Princeton study finds evidence that the symbiosis between coral and algae is at least hundred million years old.

AvatarBy Richard Aspinall 3 years ago
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The fossil used in the study is over 210 million years old. It contains well-preserved symbiotic coral fossils, collected in Antalya, Turkey. It originated in the Tethys Sea, a shallow body of water that existed when the Earth's continents were one solid land mass. Credit: Jaroslaw Stolarski, Polish Academy of Sciences

The fossil used in the study is over 210 million years old. It contains well-preserved symbiotic coral fossils, collected in Antalya, Turkey. It originated in the Tethys Sea, a shallow body of water that existed when the Earth’s continents were one solid land mass.
Credit: Jaroslaw Stolarski, Polish Academy of Sciences.

 Coral and symbiotic algae: it’s a match made in heaven, but when did the relationship begin?  Princeton scientists might have found the earliest evidence of one of nature’s most remarkable examples of symbiosis.  The study, which was published in the journal Science Advances, found strong evidence of the relationship which powers so many of the corals we are familiar with today, dating back to the late Triassic period, over two hundred and ten million years ago. The team also linked the relationship to an expansion of coral reefs worldwide. “It is important to know how far back in time symbiosis evolved because it gives insight into how important symbiosis is to the health of coral reefs,” said Daniel Sigman, Princeton’s Dusenbury Professor of Geological and Geophysical Sciences and a member of the Princeton Environmental Institute. “It appears that the origin of symbiosis corresponds to the rise of coral reefs in general.” “The onset of symbiosis with algae was highly profitable for corals,” said lead author Jarosław Stolarski, a professor of biogeology at the Institute of Paleobiology at the Polish Academy of Sciences. “It allowed them to survive in very nutrient-poor waters, and at the same time grow and expand.” The team looked at fossil microstructures and levels of carbon, oxygen, and isotopes of nitrogen in the fossils, to identify the role algae played, as they are too small to leave fossils directly. Modern symbiotic corals have a lower ratio of N15 to N14 compared to non-symbiotic corals; the fossilized corals also exhibited this ratio. You can read the press release from Princeton, where these quotes were obtained, at:  http://www.princeton.edu/main/news/archive/S47/80/95K09/index.xml?section=topstories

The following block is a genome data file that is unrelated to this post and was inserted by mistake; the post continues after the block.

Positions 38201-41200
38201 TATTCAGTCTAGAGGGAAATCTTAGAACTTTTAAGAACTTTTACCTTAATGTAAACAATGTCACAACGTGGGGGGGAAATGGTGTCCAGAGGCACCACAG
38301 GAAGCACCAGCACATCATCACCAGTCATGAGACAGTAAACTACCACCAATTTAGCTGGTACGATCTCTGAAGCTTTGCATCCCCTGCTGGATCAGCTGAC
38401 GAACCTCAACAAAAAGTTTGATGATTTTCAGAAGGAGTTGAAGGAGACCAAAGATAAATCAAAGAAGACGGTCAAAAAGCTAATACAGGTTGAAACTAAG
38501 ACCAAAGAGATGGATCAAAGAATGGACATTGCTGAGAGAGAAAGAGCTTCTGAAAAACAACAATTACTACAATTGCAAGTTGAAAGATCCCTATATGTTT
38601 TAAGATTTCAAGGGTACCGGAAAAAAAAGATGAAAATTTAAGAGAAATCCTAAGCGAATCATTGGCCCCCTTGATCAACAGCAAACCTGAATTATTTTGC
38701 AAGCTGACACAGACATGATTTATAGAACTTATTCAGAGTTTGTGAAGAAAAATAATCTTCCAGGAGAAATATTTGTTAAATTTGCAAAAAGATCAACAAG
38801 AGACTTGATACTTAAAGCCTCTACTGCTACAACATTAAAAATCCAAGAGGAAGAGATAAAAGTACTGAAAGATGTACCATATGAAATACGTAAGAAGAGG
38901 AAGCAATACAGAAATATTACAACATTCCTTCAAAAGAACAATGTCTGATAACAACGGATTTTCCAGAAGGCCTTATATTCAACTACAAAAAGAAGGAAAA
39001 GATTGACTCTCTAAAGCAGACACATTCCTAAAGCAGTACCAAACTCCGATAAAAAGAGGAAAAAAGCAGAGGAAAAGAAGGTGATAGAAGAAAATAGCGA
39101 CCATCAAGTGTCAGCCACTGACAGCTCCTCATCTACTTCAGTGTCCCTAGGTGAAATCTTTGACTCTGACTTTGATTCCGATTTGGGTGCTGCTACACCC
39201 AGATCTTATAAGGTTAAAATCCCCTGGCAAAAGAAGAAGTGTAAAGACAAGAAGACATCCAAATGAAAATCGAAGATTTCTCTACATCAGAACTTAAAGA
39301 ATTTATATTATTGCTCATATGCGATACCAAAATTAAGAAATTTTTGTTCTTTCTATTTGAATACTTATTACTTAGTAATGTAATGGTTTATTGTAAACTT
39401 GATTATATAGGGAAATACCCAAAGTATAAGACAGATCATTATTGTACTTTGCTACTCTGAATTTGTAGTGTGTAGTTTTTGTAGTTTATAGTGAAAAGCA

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 Richard Aspinall

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Richard lives in Scotland where he works as a freelance writer and photographer. Richard writes for several magazines on topics as diverse as scuba diving, travel and wildlife.

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